Graham Reid | | <1 min read
Texas-born Jim Robertson was one of those who sang about the Second World War and knew what he was talking about. No stay-at-home, when he was rejected by the army he enlisted in the marines and saw action in the Pacific then ended up in Japan after their surrender.
At almost two metres tall, he'd been raised on a ranch, learned guitar and banjo from his father, and in the late Thirties scored a popular slot on radio in North Carolina, so popular he was picked up and taken to New York where he sang and became an actor in radio serials before the war.
Most of his songs were country and western, sacred songs or cowboy ballads, but he had a sharp ear for a lyric as this song on the Bluebird/HMV label -- written by Jack Johnstone and Will Livermarsh -- about filling in the final pages of Hitler's book Mein Kampf (My Struggle) illustrates.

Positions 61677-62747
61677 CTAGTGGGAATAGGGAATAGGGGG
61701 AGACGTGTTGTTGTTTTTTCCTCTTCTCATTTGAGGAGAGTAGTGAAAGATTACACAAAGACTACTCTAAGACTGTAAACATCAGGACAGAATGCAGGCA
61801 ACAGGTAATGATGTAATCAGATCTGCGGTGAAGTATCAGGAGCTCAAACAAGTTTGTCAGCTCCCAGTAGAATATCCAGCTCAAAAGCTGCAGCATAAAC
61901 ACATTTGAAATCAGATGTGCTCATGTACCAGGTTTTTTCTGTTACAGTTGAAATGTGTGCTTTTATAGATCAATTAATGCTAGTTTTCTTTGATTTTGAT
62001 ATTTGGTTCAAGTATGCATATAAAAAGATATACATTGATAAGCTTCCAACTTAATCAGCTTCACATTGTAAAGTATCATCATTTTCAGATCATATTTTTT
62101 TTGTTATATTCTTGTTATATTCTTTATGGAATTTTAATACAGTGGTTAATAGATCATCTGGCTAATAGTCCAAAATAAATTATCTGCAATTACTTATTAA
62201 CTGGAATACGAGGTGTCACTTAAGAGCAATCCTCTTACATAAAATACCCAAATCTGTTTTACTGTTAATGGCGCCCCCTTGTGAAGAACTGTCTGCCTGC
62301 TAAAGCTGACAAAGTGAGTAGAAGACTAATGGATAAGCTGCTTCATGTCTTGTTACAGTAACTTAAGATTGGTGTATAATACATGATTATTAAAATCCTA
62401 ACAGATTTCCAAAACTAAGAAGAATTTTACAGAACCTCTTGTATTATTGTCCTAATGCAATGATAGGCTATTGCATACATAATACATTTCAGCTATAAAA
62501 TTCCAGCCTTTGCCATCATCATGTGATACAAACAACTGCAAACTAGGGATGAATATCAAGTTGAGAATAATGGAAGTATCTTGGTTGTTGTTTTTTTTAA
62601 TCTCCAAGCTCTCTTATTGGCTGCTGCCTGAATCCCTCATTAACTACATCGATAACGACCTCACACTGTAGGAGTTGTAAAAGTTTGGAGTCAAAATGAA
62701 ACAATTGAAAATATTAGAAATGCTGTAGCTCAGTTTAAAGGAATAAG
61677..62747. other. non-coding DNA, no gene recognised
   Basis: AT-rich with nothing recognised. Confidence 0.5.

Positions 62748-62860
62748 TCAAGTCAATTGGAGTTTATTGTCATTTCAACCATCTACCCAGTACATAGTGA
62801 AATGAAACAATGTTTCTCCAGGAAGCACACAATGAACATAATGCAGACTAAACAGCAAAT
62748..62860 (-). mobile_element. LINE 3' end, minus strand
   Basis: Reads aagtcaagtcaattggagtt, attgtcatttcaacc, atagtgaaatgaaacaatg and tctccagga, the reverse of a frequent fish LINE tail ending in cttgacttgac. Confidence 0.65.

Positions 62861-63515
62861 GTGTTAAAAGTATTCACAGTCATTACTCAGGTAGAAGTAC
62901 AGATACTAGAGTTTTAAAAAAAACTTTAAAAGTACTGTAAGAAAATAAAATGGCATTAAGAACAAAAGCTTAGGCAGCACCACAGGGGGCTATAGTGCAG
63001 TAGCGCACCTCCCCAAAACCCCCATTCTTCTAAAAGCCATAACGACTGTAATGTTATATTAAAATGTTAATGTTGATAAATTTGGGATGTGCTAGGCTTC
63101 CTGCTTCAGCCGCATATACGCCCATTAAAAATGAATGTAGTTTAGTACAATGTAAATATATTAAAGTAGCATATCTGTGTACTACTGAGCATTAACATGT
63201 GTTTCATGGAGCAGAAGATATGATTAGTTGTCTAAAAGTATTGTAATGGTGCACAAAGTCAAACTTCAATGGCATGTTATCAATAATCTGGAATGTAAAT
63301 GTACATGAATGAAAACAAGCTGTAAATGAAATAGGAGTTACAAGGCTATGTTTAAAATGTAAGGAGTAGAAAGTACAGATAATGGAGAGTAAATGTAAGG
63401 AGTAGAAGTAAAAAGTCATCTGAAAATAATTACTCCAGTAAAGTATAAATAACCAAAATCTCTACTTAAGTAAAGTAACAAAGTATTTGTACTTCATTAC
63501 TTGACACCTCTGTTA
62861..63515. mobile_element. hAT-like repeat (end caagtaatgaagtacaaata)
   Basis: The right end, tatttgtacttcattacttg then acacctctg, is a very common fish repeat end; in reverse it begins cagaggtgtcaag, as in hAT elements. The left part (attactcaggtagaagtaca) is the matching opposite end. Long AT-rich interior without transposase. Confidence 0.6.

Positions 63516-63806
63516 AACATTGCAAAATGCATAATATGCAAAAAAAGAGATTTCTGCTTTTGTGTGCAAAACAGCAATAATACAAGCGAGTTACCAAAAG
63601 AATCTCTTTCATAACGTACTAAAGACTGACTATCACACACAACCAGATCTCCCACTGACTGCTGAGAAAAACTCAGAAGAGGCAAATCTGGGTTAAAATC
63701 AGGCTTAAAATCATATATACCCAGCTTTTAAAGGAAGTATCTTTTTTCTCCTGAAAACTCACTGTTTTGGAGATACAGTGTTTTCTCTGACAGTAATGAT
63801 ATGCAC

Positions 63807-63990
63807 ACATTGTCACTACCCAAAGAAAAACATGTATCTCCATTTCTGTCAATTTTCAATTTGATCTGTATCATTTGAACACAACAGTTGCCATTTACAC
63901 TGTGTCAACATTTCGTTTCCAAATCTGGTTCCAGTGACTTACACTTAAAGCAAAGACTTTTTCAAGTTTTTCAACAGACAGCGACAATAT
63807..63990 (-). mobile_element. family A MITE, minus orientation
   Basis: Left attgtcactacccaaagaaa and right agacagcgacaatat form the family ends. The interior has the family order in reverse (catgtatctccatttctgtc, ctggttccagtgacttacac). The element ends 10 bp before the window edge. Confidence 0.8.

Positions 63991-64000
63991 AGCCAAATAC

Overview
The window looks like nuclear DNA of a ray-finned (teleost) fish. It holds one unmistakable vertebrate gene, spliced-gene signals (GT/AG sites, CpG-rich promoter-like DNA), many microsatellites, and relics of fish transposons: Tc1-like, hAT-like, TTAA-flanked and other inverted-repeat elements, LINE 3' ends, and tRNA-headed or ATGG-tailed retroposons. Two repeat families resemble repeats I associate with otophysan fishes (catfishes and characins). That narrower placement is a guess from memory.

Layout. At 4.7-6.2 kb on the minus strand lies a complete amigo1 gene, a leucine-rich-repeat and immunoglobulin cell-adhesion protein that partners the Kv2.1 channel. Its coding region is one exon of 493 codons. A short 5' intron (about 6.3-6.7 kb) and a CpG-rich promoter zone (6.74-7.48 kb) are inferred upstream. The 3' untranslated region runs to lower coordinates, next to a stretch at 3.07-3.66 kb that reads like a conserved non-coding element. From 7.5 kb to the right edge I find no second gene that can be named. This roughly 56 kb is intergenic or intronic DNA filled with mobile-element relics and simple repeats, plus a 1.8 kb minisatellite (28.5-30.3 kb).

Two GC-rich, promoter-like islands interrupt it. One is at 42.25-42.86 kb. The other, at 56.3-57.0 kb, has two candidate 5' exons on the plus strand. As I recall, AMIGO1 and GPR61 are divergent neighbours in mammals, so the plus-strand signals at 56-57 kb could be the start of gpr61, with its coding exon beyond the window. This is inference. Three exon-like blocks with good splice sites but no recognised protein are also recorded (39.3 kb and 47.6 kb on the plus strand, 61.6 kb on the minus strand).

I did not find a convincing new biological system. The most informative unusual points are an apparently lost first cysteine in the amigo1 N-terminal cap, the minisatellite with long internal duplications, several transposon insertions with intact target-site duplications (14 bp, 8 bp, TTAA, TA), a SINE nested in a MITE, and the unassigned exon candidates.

In a weird footnote, there is a story that Robertson committed suicide in November '66 but that shortly after a fellow named Clifford Kent started playing shows in Texas saying he was Robertson, had faked his death to change his identity.
More probably it was someone trying to write the last page of Robertson's life.
For more one-offs, oddities or songs with an interesting backstory see From the Vaults.